Tim’s eyes leave Jason. He bobs his head. “Right. I feel much better now, Mr. Wayne. Thanks for getting the ninja star out and giving me stitches and everything. I’m sure I can walk home.”

“No fucking way,” Jason says.

“Seconded,” Dick says, standing to stretch. “Unaccompanied minors are not allowed to leave this house with stab wounds, sorry. You’ll just have to stay until you’re healed.”

And longer, his eyes say, when he cuts a look at Jason.

Jason wrestles down a smile. “Come on, baby bird,” he says, standing up. “Let’s get you back to bed. Don’t want you to pop a stitch.”

“I’m not going to pop a stitch,” Tim mutters, but he lets Jason herd him back into the room and help him back into bed, poking him in the forehead until he surrenders and flops back on the pillow with a pained whine.

“Be right back,” Jason promises, then goes back to the door. Bruce is hovering, eyes crinkled at the corners in a fond, bemused smile. “So,” Jason says, pitching his voice low so Tim can’t hear, “you gonna keep him?”

“Well,” Bruce matches his volume. “That’s at least partially up to him.”

Jason gives him a long look. He’s still perfecting it, but it’s Alfred’s look – the one that says I can see everything you’re hiding from me.

But,” Bruce allows, “it does feel pretty impossible to do anything else.”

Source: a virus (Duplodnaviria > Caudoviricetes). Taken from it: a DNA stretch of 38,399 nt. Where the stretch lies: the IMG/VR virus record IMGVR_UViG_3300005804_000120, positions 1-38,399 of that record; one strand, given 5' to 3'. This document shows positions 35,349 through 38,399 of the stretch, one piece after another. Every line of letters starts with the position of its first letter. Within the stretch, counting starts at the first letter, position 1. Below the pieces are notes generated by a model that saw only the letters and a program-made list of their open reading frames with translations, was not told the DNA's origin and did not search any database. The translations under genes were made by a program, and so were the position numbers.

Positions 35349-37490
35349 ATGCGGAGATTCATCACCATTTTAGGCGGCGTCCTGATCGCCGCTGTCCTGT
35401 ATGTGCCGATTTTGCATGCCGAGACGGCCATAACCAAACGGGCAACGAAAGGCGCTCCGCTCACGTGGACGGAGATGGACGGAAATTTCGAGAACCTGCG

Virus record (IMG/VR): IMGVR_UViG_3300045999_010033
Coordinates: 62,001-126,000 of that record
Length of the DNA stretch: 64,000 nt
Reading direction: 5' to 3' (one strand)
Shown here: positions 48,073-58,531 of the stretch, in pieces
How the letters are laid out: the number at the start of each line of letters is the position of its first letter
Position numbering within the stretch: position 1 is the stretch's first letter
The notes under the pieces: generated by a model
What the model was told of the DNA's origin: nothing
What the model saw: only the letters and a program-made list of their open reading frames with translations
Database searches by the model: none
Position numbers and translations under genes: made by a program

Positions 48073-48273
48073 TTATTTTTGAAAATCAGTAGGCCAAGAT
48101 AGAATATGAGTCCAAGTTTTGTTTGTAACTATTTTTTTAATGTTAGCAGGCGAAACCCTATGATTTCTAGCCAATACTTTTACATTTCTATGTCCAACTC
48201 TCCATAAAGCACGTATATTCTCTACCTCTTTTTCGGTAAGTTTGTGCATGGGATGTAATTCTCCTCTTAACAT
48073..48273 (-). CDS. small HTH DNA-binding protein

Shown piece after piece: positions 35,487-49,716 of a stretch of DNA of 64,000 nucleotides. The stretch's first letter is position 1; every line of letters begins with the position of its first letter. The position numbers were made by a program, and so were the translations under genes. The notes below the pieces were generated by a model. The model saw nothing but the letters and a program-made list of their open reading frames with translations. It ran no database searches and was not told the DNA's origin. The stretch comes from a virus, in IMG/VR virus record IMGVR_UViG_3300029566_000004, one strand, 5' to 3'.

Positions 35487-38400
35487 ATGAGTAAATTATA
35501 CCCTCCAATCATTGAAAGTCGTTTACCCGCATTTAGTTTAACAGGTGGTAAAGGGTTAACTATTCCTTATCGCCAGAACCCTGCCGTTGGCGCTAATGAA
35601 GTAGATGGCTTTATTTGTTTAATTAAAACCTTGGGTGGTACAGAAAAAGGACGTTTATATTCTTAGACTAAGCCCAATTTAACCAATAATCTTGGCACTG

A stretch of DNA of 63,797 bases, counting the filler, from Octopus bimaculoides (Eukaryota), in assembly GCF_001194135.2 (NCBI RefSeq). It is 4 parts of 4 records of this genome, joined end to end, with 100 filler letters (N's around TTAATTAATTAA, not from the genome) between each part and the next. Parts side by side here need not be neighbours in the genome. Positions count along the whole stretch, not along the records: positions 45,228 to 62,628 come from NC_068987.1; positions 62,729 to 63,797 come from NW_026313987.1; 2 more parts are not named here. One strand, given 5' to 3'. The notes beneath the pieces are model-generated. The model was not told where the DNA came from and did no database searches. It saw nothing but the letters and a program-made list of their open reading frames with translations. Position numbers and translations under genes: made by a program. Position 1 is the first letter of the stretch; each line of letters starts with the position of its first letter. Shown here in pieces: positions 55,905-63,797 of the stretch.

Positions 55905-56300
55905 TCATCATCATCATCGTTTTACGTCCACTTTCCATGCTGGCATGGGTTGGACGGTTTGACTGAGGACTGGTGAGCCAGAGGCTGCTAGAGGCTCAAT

Jason smiles. “That’s what I thought, old man.”

Back in the room, he throws himself onto the bed next to Tim with an exaggerated groan. “God, I’m tired. I need some shuteye. How 'bout you, Tim, you tired?”

“No,” Tim lies, yawning. It’s adorable. “Is this your room? Did I steal your bed?”

“You didn’t steal anything.” Jason wraps an arm around his shoulders and tugs him close against his side, careful of his wound. “It makes me nervous when my brothers get stabbed. I want to keep you close.”

Tim tenses against him. “I’m not – ”

“Shut up,” Jason says. “Yes you are.” He hooks his chin over Tim’s head, determined to out-stubborn him. Jason’s a fucking professional when it comes to bull-headedness, this kid doesn’t stand a chance. “Listen. I want you to know, you’re not alone anymore. Even if you don’t believe me yet, I want you to hear me say it.”

Outside, rain pounds on the roof, sloshing against the windows. In here, tangled in the blankets, it’s warm and safe and it feels like home. If Tim hadn’t chosen to call him, if he’d just yanked the shuriken out and hoped for the best, he might not be here right now. He could’ve bled out right next door, and Jason never would’ve known. But he’s here now, and gradually, by degrees, he relaxes in Jason’s arms.

“Hey," he says after a minute, voice groggy, "can I ask you something?"

Jason hms. “Sure thing, baby bird.”

“You really did want to talk to me, didn’t you? You weren’t just being nice?”

Jason turns to press a kiss to his hair. “I told you, kid,” he murmurs. “I’m never nice.”